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Solar Geyser Panels on east facing roof - newbie questions


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I am starting to look at switching to solar power as much as I can in the next few months and was hoping somebody can give me some advice.

I am thinking of starting with a simple EV tube solar panel setup for one of my two 150l geysers. Because I am planing to go PV solar at a later stage I want to reserve all the north face roofing area for the PV panels. This then leaves either the east facing or west facing roof for the EV tubes. One installer said the panel must go on the west side but I would prefer east for the following reason/assumption - once I have a PV system most of the electricity usage from the panels will be in the morning due to recharging the batteries, washing clothes, ironing, etc and in the afternoon the PV panels will probably have spare capacity that can now be used to assist with the geyser heating. With west facing EV tubes the geyser will not get any heat in the morning unless I want to use Eskom power which I would obviously prefer not to.

Are there any flaws in my reasoning with installing the EV tubes on east facing roof or should I rather listen to the installer and use the west facing roof?

Also would it be a good idea to replace the current element with a lower rated one so that if I do heat they geyser with PV electricity I have more 'spare' power available for other tasks even though the water will take longer to heat.

Thanks for you advice.

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If the roof is true east or true west I dont see the difference the water will heat up in the mornings if its east and cool down during the day and visa versa. However you could cover your north east and west roof with Electric PV this would mean you use a true hybrid inverter not an Axpert Clone this will allow you to power eskom non essential loads from the solar power during the day you will have best of both worlds no intrusive plumbing and you do not need to change much on your geyser maybe a timer to allow it to run during peak solar power.

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8 hours ago, Vassen said:

Honestly, if you are planning on installing pv relatively soon, I would rather not install the evacuated tubes and save the cash and just install a few extra panels on pv and then use the excess power to heat your water.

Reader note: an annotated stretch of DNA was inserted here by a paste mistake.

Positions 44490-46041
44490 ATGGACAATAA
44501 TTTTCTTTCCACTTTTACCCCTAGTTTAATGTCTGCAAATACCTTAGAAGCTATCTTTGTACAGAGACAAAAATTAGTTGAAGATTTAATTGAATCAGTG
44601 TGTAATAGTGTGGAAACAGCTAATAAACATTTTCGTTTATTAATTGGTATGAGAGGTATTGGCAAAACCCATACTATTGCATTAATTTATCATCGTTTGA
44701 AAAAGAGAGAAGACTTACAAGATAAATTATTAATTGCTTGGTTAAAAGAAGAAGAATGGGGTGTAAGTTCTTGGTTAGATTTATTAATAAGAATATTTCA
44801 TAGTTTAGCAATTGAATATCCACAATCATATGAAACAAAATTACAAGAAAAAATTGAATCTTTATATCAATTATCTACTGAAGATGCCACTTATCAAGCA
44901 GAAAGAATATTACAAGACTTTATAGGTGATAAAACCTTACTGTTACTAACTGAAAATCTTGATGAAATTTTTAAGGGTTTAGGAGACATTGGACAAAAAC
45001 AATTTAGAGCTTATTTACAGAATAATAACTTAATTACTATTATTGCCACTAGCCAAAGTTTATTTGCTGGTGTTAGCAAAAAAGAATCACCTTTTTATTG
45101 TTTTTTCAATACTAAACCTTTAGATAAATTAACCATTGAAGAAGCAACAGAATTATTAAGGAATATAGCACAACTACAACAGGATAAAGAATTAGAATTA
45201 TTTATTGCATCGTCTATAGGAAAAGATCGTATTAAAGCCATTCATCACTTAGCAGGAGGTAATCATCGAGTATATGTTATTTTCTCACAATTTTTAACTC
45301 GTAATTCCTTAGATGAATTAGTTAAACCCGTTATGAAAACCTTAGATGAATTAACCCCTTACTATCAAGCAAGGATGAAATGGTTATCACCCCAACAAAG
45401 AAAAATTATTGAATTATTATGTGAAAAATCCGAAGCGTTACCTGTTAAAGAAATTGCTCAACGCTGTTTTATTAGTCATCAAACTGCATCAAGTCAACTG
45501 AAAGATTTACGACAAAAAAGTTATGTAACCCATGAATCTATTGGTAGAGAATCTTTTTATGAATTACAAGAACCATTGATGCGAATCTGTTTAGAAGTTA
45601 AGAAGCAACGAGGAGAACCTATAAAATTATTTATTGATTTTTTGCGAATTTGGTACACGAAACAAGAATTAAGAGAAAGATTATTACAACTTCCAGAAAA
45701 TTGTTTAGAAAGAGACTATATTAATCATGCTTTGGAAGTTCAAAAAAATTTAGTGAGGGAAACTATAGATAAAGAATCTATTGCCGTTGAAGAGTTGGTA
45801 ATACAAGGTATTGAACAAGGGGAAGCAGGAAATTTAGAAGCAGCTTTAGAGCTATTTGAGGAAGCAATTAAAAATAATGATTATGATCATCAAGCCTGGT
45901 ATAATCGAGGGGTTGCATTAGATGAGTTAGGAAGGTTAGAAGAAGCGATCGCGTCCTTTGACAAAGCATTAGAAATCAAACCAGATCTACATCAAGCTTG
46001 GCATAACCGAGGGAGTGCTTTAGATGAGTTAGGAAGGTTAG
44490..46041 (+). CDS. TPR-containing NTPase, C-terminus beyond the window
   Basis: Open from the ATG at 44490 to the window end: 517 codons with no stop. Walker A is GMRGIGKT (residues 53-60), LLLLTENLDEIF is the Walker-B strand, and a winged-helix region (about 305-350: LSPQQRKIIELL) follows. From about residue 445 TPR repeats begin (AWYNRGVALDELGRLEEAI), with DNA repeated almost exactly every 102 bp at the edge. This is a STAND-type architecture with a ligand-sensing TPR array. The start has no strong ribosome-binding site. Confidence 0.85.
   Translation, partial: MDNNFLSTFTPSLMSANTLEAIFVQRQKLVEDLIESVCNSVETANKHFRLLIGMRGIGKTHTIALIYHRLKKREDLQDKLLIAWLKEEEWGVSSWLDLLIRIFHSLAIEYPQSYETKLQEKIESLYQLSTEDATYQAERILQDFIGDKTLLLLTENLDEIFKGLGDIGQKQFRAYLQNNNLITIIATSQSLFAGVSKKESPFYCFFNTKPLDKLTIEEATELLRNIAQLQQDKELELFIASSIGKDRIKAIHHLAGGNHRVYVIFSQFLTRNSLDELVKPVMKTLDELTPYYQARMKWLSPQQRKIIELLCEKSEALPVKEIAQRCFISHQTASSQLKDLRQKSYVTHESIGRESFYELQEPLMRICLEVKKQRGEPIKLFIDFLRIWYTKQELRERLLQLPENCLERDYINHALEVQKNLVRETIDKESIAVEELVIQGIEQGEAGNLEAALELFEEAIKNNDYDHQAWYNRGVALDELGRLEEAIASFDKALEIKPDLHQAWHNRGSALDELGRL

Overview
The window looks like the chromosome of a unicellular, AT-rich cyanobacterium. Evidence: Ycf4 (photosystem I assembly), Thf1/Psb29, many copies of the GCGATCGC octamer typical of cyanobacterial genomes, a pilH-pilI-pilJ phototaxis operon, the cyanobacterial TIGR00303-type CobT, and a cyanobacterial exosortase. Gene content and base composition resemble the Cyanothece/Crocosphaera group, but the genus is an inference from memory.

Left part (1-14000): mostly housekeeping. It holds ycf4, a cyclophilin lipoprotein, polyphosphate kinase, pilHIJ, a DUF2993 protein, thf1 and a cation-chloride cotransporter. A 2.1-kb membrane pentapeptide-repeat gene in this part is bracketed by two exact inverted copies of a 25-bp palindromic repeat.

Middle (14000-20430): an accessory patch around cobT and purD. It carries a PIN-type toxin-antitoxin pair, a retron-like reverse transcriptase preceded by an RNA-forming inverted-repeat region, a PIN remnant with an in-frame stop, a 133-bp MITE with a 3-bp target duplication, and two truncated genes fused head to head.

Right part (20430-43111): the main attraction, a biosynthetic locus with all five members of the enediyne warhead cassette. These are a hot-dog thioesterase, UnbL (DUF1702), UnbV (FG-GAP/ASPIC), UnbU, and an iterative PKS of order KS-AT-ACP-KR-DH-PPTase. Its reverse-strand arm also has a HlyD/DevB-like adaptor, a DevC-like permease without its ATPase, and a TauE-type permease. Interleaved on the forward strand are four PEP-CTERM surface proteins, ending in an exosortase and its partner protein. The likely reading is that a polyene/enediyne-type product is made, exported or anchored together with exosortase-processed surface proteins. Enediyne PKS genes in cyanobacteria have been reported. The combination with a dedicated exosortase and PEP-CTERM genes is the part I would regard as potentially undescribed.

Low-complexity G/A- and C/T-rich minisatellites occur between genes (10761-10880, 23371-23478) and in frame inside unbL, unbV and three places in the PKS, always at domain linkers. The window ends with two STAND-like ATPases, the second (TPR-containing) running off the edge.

I also started the same way, installed an additional 200l geyser with 200 evacuated tubes around March / April this year. I didn’t install an element as it prefeeds my 150l geyser. I use a sonoff to measure the water temperature. In winter, on very few days did the water get above 50 degrees. Recently, it gets to between 70 - 80 degrees but on a day like today in JHB, the Water temperature rose less than 5 degrees. 
 

I installed a 2kw element into this 200l geyser last week and now I use my excess power to heat the geyser to 80 degrees after lunch when my batteries are decently full. My 150l is also heated to 65 degrees, the max allowed by geyserwise, at midday everyday. 
 

So if I were to do it again, I would just install the extra storage geyser without the evacuated tubes and then just heat water from excess PV
 

 

I wholeheartedly agree. Considering what I paid for my evacuated tube setup a few years ago, that money would’ve been better spent toward my PV setup and smaller geaser element. At the time, however, PV panels were still R10/W vs R5/W today.

Edited by gbyleveldt
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I was thinking about going full PV originally but that seemed more like a large once-off expense which is why I was thinking of the evacuated tube setup. After seeing the replies I agree that a full PV setup is better and I will probably go with that.

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2 hours ago, Vassen said:

You don’t have to for full solar all at once. You can install it in stages

I did the same. My solar system started 6 years ago and I am still adding, tweaking and tinkering. 
I have an east, a west and a north facing array of PV panels. This way I can produce power at any time of the day. If it rains in the morning, I can produce power in the afternoon or visa versa. I use the excess power to heat my 200L electric geyser. I changed the standard 4kw element for a 3kw and it works perfectly without putting undue stress on the inverter. 
When I queried an EV geyser I was quoted R22K. I did a lot of thinking and eventually decided to add another charge controller and 10 x 330w panels for about the same price as the EV geyser. Now I not only have free hot water, I also have excess power to use elsewhere. 
 

While an EV geyser will be more efficient and take less space on a roof, it has only one function. It only heats the water. PV on the other hand makes power that can be used for anything. 

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